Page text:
(1) The Church does a HUGE amount of good work in communities all over Scotland and with vulnerable groups. It is really thrilling at the Assembly to hear the reports of all the work going on, and I am immensely proud to be part of an organisation doing so much for the disadvantaged and needy. Are the press interested in those things? Do they get reported? Not really, considering how much there is to admire. "Crossreach", the social care arm of the Church of Scotland does a lot of truly wonderful stuff. So does the "Guild" (formerly "Womens Guild"). So does the Department of World Mission, the HIV/Aids project, and so much else at a national level. On top of this, in every city, town and village all over Scotland, local congregations are doing a phenomenal amount of good in terms of social care and community projects. These things are done in the name of Jesus, and are all ways in which Christians communicate in very practical ways the unconditional love of God for everyone. It is not really our fault as a denomination if the media are not sufficiently interested in these activities.
(2) The main message of the Church is not a message about sex, or indeed about any other moral or legal or lifestyle issue. The main message of the Church, often called the Gospel (which means "good news") is this: God loves the world so much that, rather than allowing people to receive the punishment that their sins deserve (and make no mistake we are ALL sin-full), he allowed his own son, Jesus, to take the punishment for us on the cross. Jesus became a once-and-for-all sacrifice so that WHOEVER (including prisoners of course) believes in him will not die (though their body does) but have wonderful eternal life. In Prisonworld, prisoners will interpret the word "sin" to mean their index offence; I sometimes find myself at services in prison having to break the bad news that there's a lot more to their sin than their crimes. Jesus said, for example that the most important two commandments were to love the Lord with all your heart, mind, soul and strength and to love our neighbour (our fellow human being) as much as we love ourselves. We ALL break them, and probably several times a day. We all need to hear the Gospel and our sex lives are marginal to that.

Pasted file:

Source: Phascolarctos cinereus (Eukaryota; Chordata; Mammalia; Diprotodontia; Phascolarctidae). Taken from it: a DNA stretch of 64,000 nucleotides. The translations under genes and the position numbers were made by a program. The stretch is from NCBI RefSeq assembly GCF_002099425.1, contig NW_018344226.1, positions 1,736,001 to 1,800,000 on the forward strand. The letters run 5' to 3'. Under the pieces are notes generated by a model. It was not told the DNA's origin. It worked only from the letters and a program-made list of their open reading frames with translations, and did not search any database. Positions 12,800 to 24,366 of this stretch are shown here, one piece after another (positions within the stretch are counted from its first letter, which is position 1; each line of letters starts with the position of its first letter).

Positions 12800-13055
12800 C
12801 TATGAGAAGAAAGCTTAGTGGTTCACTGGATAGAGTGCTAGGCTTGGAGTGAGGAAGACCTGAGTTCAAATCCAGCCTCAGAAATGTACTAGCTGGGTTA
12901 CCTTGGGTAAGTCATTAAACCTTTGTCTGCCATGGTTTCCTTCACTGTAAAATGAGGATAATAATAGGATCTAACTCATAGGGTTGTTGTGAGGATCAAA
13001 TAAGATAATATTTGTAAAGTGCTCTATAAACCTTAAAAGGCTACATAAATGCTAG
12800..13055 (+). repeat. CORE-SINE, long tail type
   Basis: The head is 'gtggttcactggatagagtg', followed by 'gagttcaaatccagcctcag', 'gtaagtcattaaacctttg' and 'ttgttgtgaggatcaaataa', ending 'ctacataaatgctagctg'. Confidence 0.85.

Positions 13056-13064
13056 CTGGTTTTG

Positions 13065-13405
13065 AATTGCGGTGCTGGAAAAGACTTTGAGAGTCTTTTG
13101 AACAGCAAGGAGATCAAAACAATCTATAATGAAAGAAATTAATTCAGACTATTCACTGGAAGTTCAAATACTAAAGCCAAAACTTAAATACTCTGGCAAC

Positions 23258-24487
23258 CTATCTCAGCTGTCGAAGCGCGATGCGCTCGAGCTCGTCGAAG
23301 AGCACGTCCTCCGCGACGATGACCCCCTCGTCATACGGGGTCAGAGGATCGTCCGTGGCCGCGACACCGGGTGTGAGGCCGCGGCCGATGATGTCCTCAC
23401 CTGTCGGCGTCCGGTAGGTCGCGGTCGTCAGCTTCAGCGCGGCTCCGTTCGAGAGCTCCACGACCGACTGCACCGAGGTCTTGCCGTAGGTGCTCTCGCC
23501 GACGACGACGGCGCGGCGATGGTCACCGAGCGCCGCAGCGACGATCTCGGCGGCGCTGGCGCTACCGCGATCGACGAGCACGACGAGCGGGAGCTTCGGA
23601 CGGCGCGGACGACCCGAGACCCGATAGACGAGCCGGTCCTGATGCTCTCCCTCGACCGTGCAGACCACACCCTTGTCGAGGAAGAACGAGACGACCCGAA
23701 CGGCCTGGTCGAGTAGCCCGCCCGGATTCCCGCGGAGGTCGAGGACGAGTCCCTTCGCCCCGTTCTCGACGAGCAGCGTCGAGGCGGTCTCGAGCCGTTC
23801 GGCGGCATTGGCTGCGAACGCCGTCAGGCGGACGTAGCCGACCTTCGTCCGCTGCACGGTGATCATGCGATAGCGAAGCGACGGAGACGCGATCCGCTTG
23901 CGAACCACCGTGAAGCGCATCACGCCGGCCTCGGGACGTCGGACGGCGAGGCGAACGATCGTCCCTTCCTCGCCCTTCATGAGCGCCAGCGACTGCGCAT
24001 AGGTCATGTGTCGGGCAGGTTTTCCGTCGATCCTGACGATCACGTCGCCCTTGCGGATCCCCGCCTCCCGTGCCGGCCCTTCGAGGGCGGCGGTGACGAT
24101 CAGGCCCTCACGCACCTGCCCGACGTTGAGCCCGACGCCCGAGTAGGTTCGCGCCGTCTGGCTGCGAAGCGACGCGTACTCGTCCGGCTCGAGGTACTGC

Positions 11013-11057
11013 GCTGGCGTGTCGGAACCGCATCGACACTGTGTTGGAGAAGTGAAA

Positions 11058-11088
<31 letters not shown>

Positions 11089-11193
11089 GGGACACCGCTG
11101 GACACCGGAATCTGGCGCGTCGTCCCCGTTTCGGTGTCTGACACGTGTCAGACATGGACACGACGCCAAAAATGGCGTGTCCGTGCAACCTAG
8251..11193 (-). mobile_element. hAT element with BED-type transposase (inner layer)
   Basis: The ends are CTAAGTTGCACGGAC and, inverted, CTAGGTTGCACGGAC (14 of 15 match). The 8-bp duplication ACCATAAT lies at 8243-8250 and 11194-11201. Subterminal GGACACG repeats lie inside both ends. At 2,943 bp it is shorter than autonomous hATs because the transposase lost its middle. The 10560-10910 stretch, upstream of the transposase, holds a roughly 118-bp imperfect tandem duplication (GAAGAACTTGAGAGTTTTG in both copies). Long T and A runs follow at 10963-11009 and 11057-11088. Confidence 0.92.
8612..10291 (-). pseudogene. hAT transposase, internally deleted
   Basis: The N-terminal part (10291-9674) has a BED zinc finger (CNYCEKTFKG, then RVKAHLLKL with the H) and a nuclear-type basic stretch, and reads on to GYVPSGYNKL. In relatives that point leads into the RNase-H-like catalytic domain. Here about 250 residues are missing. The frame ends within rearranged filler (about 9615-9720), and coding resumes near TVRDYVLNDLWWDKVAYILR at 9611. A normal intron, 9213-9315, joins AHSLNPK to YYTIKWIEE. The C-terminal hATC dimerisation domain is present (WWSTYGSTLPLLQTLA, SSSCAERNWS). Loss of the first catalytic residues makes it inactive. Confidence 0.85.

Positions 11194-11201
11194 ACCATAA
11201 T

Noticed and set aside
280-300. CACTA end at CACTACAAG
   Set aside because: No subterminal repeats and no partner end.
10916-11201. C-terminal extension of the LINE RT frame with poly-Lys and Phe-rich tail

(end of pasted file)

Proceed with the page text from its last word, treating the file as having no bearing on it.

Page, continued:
Having begun with that preamble I want to say something about the issue that has attracted the media attention because it IS an important one.
The traditional point of view in my denomination and many others has been that (a) God loves every human being unconditionally, (b) God sees heterosexual marriage as the only appropriate place for sexual activity, (c) God loves heterosexuals, lesbians, gays, bisexuals and transexuals equally, and (d) it is in no way a sin to be homosexual in orientation. In view of (a) to (d), therefore, ministers were traditionally expected to be either in a heterosexual marriage or else celibate.
Last week, the Church of Scotland General Assembly voted to consider the possible theological, ecclesiological and legal implications of moving away from this position towards allowing non-celibate gay people to become clergy.
What do I think of this?
To be honest, I am very sad. This will probably shock my many LGBT friends and relatives because, I trust, you always have found (and I promise always will find) me to be unconditionally accepting of you. I love you as much as I did. I love you unconditionally. However, I also love the Lord.